By Donna Cardillo, RN, MA, CSP, FAAN
Are you a staff nurse who aspires to someday move into a supervisory role? Would you like to eventually work in nursing or health care administration? Are you considering a leadership role in a professional association or community group? Here are some steps to get you moving in the right direction.
Have a heart-to-heart talk with your supervisor. Let your supervisor know about your aspirations, and ask for assignments that would help prepare you for that role. Ask your supervisor how he or she got started and what was learned along the way. You can have this discussion during an annual evaluation — or, better yet, make a special appointment to sit down and discuss your career goals. .
Work on your formal education. A bachelor’s degree is a minimum requirement for most management positions. Having a master’s degree will give you a competitive edge. It’s not just the credential that’s helpful here; it’s the knowledge and skill you’ll acquire pursuing that degree. Although a BSN is becoming standard for nursing practice and an MSN for nursing management in some settings, nurse managers and administrators hold a variety of undergraduate and graduate degrees these days, including those in nursing, business, health care management, and public health. There’s no one “right” degree to have.. .
Join and become active in related professional associations. Consider joining the American Organization of Nurse Executives www.aone.org. While some management organizations require you work in a specific capacity to qualify for membership, AONE welcomes all nurses who either hold a management position or aspire to that role. It offers mentoring, educational resources, conferences and workshops, and publications all related to leadership. Also look into the American College of Healthcare Executives www.ahce.org and the National Association Directors of Nursing Administration – Long-Term Care www.nadona.org.
Joining your state chapter of the American Nurses Association (and/or a specialty association) is a great way to become aware of trends and issues. You can’t be an effective manager if you don’t know what’s going on in your profession. Getting on a committee or volunteering for a leadership position in the organization is a great way to develop your leadership skills. .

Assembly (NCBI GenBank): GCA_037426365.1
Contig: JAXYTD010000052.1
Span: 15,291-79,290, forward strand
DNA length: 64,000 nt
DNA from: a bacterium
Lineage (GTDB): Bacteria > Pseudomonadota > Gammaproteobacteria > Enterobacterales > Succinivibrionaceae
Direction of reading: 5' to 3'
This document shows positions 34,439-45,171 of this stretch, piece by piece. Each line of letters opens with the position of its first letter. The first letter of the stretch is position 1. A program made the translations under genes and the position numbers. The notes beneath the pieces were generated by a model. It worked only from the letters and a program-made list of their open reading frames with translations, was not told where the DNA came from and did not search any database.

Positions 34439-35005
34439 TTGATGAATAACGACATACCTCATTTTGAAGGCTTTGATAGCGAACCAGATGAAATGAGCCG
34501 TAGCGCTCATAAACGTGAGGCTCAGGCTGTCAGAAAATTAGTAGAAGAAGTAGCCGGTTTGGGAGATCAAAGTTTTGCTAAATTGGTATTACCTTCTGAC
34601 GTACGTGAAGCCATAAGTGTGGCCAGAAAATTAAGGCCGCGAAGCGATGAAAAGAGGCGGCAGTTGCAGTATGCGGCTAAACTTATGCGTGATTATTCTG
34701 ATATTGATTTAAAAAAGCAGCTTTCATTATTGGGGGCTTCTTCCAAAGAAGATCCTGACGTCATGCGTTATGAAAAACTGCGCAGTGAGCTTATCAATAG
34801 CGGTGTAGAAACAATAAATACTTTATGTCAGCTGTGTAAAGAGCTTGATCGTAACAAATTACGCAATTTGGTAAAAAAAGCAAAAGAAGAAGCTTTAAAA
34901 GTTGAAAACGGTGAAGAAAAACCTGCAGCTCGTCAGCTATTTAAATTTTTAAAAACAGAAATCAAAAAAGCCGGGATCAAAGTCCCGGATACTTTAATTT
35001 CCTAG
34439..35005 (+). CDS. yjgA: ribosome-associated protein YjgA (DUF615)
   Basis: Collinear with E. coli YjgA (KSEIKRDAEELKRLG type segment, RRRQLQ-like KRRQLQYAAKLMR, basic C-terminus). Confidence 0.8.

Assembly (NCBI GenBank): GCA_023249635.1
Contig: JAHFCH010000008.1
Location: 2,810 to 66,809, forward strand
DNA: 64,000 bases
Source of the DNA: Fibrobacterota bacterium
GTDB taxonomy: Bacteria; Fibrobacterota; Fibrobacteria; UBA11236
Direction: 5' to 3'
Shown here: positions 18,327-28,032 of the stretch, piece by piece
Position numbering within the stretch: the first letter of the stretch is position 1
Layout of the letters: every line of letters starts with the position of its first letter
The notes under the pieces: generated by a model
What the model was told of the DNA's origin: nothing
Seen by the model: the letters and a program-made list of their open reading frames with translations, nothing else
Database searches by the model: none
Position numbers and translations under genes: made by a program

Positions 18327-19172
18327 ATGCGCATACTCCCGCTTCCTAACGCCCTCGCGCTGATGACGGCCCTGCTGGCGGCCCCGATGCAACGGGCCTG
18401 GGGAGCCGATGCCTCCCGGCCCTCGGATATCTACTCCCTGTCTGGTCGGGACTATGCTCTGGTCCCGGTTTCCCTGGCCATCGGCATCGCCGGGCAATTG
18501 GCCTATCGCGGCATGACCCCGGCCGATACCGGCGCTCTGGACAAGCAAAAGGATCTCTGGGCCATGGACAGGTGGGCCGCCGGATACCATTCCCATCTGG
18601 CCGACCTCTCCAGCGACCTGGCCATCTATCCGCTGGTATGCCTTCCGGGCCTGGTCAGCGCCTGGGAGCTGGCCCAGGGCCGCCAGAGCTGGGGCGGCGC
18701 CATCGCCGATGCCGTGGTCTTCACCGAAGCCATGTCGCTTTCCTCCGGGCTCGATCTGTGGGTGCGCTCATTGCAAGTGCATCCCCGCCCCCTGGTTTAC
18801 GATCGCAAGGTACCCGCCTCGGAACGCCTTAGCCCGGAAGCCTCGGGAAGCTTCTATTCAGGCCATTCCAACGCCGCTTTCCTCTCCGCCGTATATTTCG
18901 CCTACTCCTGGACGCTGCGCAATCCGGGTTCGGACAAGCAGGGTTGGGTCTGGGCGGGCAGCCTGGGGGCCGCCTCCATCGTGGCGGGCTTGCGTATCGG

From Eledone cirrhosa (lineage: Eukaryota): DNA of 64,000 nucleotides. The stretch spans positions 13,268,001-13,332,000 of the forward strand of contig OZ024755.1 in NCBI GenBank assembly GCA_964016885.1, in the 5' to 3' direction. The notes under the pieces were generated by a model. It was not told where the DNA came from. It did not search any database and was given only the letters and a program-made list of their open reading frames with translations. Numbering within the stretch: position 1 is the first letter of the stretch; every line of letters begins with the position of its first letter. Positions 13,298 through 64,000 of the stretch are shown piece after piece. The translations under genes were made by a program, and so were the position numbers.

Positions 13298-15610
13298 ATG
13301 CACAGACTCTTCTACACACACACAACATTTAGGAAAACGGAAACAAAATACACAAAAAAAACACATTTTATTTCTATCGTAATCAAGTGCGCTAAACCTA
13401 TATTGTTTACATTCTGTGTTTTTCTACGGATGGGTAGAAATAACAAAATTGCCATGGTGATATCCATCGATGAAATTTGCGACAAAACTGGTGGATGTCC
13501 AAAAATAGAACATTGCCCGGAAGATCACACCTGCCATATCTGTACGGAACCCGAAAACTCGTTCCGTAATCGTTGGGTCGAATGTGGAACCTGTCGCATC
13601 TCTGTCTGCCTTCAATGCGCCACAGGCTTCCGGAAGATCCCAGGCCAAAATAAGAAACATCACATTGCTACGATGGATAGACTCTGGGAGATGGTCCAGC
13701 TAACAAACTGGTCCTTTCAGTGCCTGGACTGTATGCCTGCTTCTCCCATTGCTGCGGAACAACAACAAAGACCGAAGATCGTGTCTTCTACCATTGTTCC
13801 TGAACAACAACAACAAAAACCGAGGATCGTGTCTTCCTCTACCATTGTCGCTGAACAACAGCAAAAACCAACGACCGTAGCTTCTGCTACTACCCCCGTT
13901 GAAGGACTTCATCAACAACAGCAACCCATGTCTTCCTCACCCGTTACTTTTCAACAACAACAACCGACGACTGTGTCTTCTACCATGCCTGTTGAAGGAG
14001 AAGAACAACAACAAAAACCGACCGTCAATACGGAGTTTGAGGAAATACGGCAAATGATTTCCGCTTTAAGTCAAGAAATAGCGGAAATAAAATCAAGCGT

Study the art of management. Management is not simply the process of supervising people, nor is it something you get better at through experience alone. There is knowledge to acquire related to human resources, financial management, and regulatory issues. There are skills to master, such as conflict management, negotiating, team building and oral and written communication. How can you learn all of these things? There are plenty of great books out there on management and related topics, many specific to the nursing and health care industry. Also, look into classroom and online courses. .
Develop a professional image. Image does matter. Your appearance, your mannerisms, and the way you hold yourself make a loud statement about who you are. If you aspire to move into a management position or simply want to have access to the best career opportunities, you need a professional image to match the professional person you are. Pay attention to your grooming, clothing (even scrubs), accessories, posture, and so on. Create an image that conveys professionalism and an air of confidence, competence, and authority. This applies to networking and workplace social situations as well as everyday work situations. In other words, look the part. .
Network, network, network. I’m fond of saying everything happens through networking. Thanks to personal contacts and connections, you can acquire knowledge, make connections, uncover unadvertised jobs, get advice, and gain introductions. There are many ways to network, but one of the most effective is to get out regularly to professional association meetings, conventions, and educational programs. If you don’t already have business cards, have some made so you can exchange contact information and stay in touch. .
Look for role models and mentors. Whom do you admire or aspire to be like? Who is doing something you would love to someday do? These might be people at work, those you know through professional associations, or others both in and out of nursing. Go out of your way to associate with these people, talk to them, and get them on your team. Make an effort to meet them face to face at formal networking events, such as meetings, conventions, and symposiums. Communicate with them by phone or e-mail. Show an interest in these individuals, convey your aspirations, and ask for their help and advice in achieving your career goals. .
Seek out opportunities. Don’t wait for an opportunity to be handed to you. If you’re interested in a management position posted at your place of employment, apply for it. If there’s a position in another facility in which you’re interested, try getting an interview. Since there’s a limited number of management positions in any one workplace, it’s sometimes necessary to seek opportunities elsewhere. Remember, nothing ventured, nothing gained. Every successful manager and administrator once started out exactly where you are now.
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